And God Saw that it was Good
The Rev. Deborah Magdalene
Easter Vigil 2011
Alleluia! Christ is Risen! The Lord is Risen indeed. Alleluia!
When Mary Magdalene and the other Mary went to visit Jesus’ tomb it was the dawn of a new creation. In the twilight of this momentous morning God was doing a new thing. Like the beginning of time, on the first day of the week, when God separated the formless void of chaos and darkness by blowing His Holy Wind over the waters, God again blew a powerful wind deep into the earth shaking it fiercely with the birth pangs of resurrecting Christ, our new light. And God saw that it was good.
Christ is the new light through which we participate in birthing a new world.
The Paschal candle plays a primary role in the Great Vigil of Easter, reminding us that when Christ died our light went out, but with his resurrection at dawn, “on the first day” the light of our own new life with Christ is lit forever, never to go out again.
The two Marys, through their simple act of being present to Christ throughout his suffering and death, never once abandoning him, were the first to hear the Easter message, “Do not be afraid, for He is risen!”
Like the dawn of creation, Christ’s resurrection is the creation of a new form of life: inviting us all to abandon our old ways of thinking in order to follow Christ into an unknown, but abundantly creative and surprising future.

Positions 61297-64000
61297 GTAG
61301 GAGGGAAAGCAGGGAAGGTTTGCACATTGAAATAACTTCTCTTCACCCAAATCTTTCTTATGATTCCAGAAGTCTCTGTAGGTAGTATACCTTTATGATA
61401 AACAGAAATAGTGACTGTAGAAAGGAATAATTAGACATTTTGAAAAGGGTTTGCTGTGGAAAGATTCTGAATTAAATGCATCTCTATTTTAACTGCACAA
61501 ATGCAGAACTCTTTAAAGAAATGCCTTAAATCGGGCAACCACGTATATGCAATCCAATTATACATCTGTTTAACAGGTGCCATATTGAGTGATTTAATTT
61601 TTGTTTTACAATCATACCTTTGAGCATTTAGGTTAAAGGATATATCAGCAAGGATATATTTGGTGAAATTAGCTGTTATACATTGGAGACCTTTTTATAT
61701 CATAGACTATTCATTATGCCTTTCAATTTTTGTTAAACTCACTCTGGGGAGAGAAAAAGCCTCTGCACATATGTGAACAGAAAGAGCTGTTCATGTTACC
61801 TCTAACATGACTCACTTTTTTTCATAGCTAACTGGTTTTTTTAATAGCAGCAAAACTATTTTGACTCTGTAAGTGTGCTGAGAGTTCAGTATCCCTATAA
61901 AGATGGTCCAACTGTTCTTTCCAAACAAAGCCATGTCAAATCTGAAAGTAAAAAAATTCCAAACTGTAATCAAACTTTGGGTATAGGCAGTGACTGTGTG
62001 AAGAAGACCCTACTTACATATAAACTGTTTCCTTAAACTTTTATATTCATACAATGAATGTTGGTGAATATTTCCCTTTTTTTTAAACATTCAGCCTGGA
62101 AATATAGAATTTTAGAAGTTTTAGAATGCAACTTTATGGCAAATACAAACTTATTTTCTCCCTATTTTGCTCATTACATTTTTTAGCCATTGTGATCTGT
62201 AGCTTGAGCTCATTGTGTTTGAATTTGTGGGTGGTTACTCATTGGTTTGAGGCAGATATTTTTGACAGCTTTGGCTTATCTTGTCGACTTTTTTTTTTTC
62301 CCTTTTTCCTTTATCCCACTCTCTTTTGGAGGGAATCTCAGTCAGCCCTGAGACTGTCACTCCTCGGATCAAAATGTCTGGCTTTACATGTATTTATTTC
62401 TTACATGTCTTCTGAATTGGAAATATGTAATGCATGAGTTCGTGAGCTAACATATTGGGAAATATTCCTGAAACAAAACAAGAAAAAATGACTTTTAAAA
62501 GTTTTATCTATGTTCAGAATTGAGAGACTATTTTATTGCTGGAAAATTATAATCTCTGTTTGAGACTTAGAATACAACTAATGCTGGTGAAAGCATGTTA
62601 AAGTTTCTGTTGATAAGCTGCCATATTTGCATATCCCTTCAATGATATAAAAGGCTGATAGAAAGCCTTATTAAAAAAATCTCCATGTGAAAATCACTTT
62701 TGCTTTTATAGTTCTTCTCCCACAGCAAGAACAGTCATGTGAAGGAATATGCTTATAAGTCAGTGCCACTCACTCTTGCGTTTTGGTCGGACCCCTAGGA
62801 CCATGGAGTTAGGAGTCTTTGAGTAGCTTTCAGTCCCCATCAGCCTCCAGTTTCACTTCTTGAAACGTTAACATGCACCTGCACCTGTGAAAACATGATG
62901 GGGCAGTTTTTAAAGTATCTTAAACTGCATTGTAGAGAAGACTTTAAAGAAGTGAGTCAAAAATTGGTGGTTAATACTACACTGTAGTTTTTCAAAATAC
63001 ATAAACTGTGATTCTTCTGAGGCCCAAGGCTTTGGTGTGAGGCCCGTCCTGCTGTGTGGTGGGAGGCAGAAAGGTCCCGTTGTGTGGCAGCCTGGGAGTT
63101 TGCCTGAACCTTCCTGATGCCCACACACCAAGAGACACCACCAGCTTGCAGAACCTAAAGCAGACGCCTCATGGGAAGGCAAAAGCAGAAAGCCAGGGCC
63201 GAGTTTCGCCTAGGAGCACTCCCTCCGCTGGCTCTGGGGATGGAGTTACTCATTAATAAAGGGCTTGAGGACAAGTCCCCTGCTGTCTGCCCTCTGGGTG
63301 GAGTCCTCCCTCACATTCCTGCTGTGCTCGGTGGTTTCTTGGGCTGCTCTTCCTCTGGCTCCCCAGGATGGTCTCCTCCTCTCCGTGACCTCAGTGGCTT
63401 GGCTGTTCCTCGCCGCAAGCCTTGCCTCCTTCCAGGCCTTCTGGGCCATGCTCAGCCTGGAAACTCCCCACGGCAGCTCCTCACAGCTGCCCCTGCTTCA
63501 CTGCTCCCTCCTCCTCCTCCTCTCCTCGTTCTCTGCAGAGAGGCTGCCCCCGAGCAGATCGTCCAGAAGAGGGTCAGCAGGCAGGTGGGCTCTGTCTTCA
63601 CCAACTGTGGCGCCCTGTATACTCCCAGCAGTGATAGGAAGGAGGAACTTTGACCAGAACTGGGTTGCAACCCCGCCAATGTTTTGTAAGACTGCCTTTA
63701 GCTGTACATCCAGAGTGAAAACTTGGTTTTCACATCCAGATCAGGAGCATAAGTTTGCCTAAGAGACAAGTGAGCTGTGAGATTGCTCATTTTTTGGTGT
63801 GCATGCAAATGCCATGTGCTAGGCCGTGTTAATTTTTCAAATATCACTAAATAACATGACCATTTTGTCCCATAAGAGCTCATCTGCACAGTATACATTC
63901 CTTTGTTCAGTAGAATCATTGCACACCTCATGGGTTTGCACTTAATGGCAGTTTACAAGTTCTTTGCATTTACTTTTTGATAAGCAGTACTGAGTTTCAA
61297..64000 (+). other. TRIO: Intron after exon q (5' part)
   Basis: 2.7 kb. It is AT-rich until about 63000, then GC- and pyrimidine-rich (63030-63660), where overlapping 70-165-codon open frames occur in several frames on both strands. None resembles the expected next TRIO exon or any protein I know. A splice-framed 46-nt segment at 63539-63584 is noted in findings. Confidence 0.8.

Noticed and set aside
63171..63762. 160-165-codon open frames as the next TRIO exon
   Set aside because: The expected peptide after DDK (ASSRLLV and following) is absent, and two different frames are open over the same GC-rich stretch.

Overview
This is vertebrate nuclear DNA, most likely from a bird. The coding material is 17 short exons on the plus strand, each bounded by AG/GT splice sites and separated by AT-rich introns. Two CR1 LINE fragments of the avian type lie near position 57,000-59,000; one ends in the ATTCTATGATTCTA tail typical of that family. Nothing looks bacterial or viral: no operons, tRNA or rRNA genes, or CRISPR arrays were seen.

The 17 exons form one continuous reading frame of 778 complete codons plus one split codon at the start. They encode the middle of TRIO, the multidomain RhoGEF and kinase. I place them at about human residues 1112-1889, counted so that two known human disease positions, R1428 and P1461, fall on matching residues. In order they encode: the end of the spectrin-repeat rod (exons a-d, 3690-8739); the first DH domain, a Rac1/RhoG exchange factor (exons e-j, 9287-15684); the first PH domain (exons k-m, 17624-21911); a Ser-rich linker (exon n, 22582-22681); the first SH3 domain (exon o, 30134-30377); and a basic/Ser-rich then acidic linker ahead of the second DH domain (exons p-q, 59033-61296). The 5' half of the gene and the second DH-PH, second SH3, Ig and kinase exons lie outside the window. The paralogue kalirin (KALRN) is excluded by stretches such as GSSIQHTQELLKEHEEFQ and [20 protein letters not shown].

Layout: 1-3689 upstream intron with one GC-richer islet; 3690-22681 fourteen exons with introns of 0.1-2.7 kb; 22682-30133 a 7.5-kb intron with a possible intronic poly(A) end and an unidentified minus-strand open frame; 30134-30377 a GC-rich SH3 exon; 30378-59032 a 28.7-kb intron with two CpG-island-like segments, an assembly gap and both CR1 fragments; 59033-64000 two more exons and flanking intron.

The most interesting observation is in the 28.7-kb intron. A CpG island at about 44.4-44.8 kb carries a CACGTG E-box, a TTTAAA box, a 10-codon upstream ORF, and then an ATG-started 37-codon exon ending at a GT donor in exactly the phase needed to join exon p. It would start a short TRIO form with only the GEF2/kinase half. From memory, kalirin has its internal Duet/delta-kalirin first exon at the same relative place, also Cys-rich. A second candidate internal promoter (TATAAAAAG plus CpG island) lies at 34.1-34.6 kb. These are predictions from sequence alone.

Tonight, we are literally co-creators with God as we bring new life to pass through Christ, in our liturgy. God is doing a new thing which we celebrate through an ancient and mystical midnight service, signifying the end of Lent. Tonight’s great liturgy of Easter pulls us into the present moment, where Christ rises again and leads us all into a new and resurrected life.
Christ’s death and resurrection is a culmination of the ancient Jewish celebration of Passover (or pascha). As God rescued the Hebrew people from the Egyptians at the Red Sea, so God rescues us through the death and resurrection of Christ: the central saving act of God in the New Testament.
God has a habit of creating new things when we least expect it. Tonight we hear the story of our Hebrew ancestors crossing the Red Sea. This parting of the waters is another mirror of the creation story. God’s Holy Spirit-filled wind separated the waters as it had once separated the dark and watery void from the light.
It was in this new light that God beckoned his people to follow Moses into the Promised Land, never again to be bound as slaves in Egypt. Our Christian ancestors in the faith saw in this deliverance of the Israelites an image of our passing through the waters of death into the promised land of our Baptism in Christ.
We participate sacramentally in Christ’s death and resurrection each time we celebrate the Eucharist, but the primary celebration of our Christian year is this Great Vigil of Easter.
During the Vigil the sacraments of Baptism and Eucharist come together in dramatic fashion in the celebration of joy that is ours on Easter morn. This night of all nights is also the night of our own salvation, where all who believe in Christ are forever saved from sin and death.
In the words of Leonel Mitchell, in his book “Praying Shapes Believing”, it is “in the baptismal waters [where] sin is washed away and grace [is] given – a grace which establishes, through Christ, a new relationship between God and the race of Adam”.
Tonight we hear the great narrative of our Christian faith from a series of readings out of the Hebrew and New Testaments, plus multiple collects and psalms that draw our attention to Paschal, or Easter, themes. The readings are our final class, or a catechumenate review of Scripture, to prepare us all for Baptism.